The Liver Punch: This Is Why We Watch

For A.M.

Life is a series of tragedies. The things we love have a habit of disappointing us in the same way that the people we love do. They’re simply not what we hope they are. Mostly they are best they can be, no matter how much we wish it was otherwise.

Anytime this happens, it’s natural to deflect the blame onto them, because to do less feels like a rejection. Once the bruise has faded from our ego, all rejection is an assessment. It’s the horrible realization that in that space and time, no matter our best efforts, it wasn’t within our control.

It’s not the rejection that hurts the most, it’s the powerlessness. It’s knowing that control doesn’t exist and we are ultimately only responsible for ourselves. That is the pill that we cannot make ourselves swallow, and it’s the one we need the most. A human life is little more than a flag in a hurricane, but there are times and people who make us feel like we’re flying above the White House.

For this reason, Carl Fampton’s win over Leo Santa Cruz is the embodiment of everything that is best about our experience as a fan.

It’s not the Fight of the Year (Orlando Salido-Francisco Vargas was better throughout), but this one FELT better.

This is why we watch.

It didn’t matter just because it was a good fight that helped determine the best featherweight at the top of a historically deep division. It didn’t matter because it brought two of the sport’s two most ravenous fanbases together.

It mattered because it was a goddamn good fight on paper and it became one in reality.

Two fighters in which many people have invested years proved exactly who they were. They didn’t let us down. Leo Santa Cruz and Carl Frampton gave us everything they had, and we greedily accepted.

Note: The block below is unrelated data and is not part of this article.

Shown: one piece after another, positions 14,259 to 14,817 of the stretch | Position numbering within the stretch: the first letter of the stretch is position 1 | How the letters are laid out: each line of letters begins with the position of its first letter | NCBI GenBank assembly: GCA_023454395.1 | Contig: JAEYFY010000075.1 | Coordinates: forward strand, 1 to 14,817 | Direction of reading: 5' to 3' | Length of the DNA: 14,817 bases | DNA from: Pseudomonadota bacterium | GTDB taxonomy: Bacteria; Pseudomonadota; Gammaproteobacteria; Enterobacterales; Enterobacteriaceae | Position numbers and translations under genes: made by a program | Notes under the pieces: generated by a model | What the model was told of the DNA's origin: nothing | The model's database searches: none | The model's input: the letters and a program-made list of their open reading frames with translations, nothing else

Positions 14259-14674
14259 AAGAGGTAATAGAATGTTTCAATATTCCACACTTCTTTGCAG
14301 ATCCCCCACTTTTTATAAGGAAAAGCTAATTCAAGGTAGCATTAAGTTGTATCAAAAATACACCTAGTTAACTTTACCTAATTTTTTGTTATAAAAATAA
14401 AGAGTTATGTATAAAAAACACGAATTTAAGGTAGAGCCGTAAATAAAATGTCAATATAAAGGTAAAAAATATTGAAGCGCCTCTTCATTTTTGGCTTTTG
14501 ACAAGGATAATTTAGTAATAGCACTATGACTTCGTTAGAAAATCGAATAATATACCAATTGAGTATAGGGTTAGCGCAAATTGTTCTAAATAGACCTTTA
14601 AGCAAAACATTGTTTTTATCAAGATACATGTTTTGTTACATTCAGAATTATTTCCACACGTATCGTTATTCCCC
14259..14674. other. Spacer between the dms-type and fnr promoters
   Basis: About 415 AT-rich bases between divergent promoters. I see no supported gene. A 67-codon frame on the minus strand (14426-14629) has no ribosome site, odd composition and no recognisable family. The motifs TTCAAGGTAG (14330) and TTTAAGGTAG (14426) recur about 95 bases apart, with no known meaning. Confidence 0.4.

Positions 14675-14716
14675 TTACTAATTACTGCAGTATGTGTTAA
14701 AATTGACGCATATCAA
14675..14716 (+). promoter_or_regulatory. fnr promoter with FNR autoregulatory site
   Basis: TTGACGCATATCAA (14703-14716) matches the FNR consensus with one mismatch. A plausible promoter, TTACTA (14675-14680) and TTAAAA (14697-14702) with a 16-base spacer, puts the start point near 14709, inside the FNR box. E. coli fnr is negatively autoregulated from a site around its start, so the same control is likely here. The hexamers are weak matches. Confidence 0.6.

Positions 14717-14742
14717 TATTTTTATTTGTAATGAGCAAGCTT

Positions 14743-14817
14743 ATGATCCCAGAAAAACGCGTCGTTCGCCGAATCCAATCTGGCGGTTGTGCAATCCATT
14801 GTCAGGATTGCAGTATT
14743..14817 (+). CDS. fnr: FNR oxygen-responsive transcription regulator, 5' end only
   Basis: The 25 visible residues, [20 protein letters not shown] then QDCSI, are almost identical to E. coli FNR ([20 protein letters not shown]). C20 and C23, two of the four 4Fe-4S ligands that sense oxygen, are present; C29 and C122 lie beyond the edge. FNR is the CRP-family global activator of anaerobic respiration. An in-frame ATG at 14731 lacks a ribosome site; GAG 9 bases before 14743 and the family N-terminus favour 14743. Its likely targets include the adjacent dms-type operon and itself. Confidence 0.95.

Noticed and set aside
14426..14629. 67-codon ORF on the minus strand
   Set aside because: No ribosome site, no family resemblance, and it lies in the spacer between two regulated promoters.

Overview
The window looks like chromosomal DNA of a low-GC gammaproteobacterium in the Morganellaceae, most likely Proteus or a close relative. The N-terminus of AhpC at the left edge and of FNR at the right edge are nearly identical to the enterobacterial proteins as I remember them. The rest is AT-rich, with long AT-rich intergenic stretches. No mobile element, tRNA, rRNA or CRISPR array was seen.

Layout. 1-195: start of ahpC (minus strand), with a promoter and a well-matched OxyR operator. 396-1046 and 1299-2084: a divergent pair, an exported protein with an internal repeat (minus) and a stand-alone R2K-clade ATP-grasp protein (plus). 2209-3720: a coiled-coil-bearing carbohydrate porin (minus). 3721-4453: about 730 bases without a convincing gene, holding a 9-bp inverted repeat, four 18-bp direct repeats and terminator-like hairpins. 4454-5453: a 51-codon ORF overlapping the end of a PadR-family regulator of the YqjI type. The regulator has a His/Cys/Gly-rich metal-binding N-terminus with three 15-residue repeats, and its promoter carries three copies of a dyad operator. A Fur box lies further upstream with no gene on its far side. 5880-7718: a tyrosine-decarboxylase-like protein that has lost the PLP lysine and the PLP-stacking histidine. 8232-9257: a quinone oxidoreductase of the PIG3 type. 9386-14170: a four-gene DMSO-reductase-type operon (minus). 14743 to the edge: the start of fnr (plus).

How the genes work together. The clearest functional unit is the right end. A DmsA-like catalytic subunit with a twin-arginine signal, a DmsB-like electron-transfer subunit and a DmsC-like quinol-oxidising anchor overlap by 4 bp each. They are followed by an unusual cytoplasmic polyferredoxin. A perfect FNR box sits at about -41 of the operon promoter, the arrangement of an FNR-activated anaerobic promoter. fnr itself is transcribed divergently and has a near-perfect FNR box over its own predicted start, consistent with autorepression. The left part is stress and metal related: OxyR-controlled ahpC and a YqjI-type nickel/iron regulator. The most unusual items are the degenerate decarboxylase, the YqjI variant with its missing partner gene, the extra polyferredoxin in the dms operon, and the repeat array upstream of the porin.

This is why we watch.

We watch because most of us never have the opportunity to let it all hang out. Through our own circumstance or personal defect, we never put everything on the line. We go through our lives at 80 percent effort, if that, confident that is enough. We are satisfied avoiding the pain that comes with full effort.

We learn from a young age to avoid pain.

This is why we watch.

We watch because boxing represents two people embracing pain. Everything we’ve learned to avoid is in front of us and there are people who court it. We see their sacrifice and feel it as our own. We put our own insecurities onto the combatants.

We put an inhuman onus on fighters because we ask them to be everything we can’t. We ask them to be passionate, dedicated, and disciplined. More than that, we ask them to take all of that and entertain us, so we can forget everything else.

Boxing fans are a cynical bunch. We have reason to be. But Saturday night was one of the times that reminds us all why we fell in love with this fucked up sport.

We got to see two fighters do their absolute best, and that’s special.

Leo Santa Cruz and Carl Frampton left it all in the ring. They took us along for the ride, and we owe them a hearty thank you.

We spend the vast majority of our lives letting ourselves down and others in the process. We can’t help it. But every once in a while we get to see something that reminds us what it looks like when true love meets an iron will. We get to see an immovable object face of against an unstoppable force.

This is why we watch.